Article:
UN Climate Change Conference in Bonn sees concrete progress toward new agreement and speeding up climate actionJun 15, 2013 - 10:03 -
WAM Bonn, June 15th, 2013 - The UN Climate Change Conference in Bonn, Germany, ended on Friday after making concrete progress towards a new universal climate change agreement and on creating solutions to increase existing global action to deal with climate change.
The "Ad Hoc Working Group on the Durban Platform for Enhanced Action" (ADP), tasked to design the new agreement and to raise near-term global ambition to deal with climate change, was meeting for the second time this year.
"Over the past 12 months, solid foundations have been laid under the process both toward the 2015 agreement and in raising pre-2020 ambition. As a result of the constructive and flexible engagement amongst governments, nations now have a clearer idea of how to move to achieve demonstrable progress at the upcoming UN Climate Change Conference in Poland and beyond" the Co-Chairs of the group, Jayant Moreshver Mauskar and Harald Dovland said in a joint statement.
A key focus of the ADP negotiation in Bonn was on how to transform the world's energy systems quickly enough towards low-carbon, including renewable energy, energy efficiency and the consideration of carbon capture and storage.
"This has been an important meeting because governments are moving faster now from the stage of exploring options to designing and implementing solutions. Governments are demonstrating increasingly broad support for this energy transformation. It is achievable with existing financial and technology resources, encourages best efforts by all countries without shifting the leadership responsibility of developed countries to respond to climate change, and mobilizes and speeds action at all levels - international, domestic and private sector," said UNFCCC Executive Secretary Christiana Figueres.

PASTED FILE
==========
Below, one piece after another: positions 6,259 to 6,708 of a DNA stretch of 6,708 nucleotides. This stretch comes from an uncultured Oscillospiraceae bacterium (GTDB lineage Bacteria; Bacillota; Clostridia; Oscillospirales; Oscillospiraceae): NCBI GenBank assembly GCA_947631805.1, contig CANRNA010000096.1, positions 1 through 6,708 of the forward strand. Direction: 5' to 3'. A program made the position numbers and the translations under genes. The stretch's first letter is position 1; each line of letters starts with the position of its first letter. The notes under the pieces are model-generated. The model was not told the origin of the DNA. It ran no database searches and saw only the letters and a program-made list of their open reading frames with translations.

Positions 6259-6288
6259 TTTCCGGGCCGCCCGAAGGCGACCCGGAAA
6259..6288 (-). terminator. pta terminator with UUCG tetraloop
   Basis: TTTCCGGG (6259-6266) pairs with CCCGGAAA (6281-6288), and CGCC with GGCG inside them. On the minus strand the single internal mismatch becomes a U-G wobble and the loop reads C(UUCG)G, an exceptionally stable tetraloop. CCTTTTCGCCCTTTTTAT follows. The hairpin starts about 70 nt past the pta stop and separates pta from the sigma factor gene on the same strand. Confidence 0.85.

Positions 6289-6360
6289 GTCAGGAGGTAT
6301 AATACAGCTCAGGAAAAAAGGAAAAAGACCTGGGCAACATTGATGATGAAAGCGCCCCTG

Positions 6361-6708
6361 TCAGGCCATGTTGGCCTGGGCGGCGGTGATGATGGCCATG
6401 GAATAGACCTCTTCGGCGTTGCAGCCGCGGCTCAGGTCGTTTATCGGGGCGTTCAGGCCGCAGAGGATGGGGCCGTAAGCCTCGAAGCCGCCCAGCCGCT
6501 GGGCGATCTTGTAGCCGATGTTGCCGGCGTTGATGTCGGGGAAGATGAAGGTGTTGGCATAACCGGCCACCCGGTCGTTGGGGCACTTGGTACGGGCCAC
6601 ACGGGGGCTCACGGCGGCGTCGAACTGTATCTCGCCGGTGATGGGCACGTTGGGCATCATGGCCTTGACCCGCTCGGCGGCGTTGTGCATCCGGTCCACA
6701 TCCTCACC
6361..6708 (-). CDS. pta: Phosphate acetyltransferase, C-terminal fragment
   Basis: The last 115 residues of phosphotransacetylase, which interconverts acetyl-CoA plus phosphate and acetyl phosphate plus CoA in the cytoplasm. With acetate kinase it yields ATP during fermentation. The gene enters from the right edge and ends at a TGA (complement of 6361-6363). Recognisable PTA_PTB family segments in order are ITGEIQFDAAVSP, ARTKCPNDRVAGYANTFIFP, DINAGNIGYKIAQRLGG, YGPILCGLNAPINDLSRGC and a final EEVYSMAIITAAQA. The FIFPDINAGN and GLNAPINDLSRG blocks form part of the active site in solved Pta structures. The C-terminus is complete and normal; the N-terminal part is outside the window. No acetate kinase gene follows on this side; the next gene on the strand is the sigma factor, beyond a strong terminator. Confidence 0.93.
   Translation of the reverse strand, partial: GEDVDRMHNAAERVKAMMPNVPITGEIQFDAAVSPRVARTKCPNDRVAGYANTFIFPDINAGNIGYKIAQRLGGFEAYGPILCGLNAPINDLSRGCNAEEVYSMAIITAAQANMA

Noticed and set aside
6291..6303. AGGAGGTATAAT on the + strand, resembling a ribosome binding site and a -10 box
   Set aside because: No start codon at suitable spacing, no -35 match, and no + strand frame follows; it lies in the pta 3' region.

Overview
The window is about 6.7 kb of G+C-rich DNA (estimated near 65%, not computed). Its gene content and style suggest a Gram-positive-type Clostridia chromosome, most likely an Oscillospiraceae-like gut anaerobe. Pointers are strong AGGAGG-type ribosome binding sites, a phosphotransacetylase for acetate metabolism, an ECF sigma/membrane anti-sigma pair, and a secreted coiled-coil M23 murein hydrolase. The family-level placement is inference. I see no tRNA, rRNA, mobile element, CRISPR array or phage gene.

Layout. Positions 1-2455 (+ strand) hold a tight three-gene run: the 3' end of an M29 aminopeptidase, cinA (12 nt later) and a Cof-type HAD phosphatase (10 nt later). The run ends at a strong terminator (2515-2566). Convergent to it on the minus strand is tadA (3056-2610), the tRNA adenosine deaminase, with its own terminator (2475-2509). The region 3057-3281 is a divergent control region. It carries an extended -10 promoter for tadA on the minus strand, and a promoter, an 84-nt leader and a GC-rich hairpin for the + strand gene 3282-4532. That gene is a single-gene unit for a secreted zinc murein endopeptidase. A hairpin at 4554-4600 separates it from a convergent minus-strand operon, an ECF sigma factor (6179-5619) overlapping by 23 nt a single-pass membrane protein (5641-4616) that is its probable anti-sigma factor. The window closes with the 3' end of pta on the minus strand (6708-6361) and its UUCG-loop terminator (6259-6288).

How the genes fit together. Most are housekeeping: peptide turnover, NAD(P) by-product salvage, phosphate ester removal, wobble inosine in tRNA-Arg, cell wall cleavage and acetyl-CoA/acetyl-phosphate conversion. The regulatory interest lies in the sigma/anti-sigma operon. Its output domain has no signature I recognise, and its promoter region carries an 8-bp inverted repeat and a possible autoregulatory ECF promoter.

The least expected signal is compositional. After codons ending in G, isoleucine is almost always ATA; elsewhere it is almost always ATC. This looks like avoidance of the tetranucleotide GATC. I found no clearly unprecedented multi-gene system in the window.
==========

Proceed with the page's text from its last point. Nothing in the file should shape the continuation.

An immediate need recognized by all governments is how climate finance can shift investment patterns faster toward low carbon. In Bonn, governments examined key elements for such a shift, including reducing investment risk for investors, public-private partnerships, a long-term legally binding agreement and strong domestic institutions to deal effectively with finance in countries which receive support.
"The record greenhouse gas concentrations we now see in the atmosphere are due to past investment patterns and the policies and profit motives behind them. To prevent our atmosphere turning permanently against us requires a continued, faster shift in those investment patterns and the policies and price signals that drive them," said Ms Figueres.
In Bonn, governments also looked in greater detail at how the rules of the new agreement, which is to be decided by 2015 and come into effect in 2020, have to be designed to encourage countries to do their best to act on climate change in the longer term. This includes views on how transparency and accountability should be reflected in the 2015 agreement, including a possible process to asses and adjust national efforts to reduce emissions and adapt to climate change. There was a strong sense that internationally agreed rules to ensure transparency of increased actions and commitments are needed up front.
They also examined specific means to increase finance, technology and capacity-building for developing countries, and how this can link to the 2015 agreement. In this context, they heard a series of reports from new institutions, including the Green Climate Fund, on how the infrastructure is starting to take shape and deliver results.
Detailed and productive technical discussions took place under the Subsidiary Body for Scientific and Technological Advice (SBSTA). Progress was made on ways to protect the world's forests, the role of agriculture in responding to climate change and reporting guidelines (see below for a further detailed summary of outcomes).
The work of the SBI body, tasked to give advice to the Conference of the Parties (COP), the UNFCCC's decision-making body on all matters concerning the implementation of the Convention, had been earlier suspended without governments formally adopting an agenda for the body's work at this two-week session. The SBI is scheduled to have a final plenary on Friday.
"The delay in the SBI has not stopped progress in the rest of the meeting, " said UNFCCC's Christiana Figueres. "I now strongly encourage all sides to reach a mutually agreeable solution to this issue as soon as possible," she said.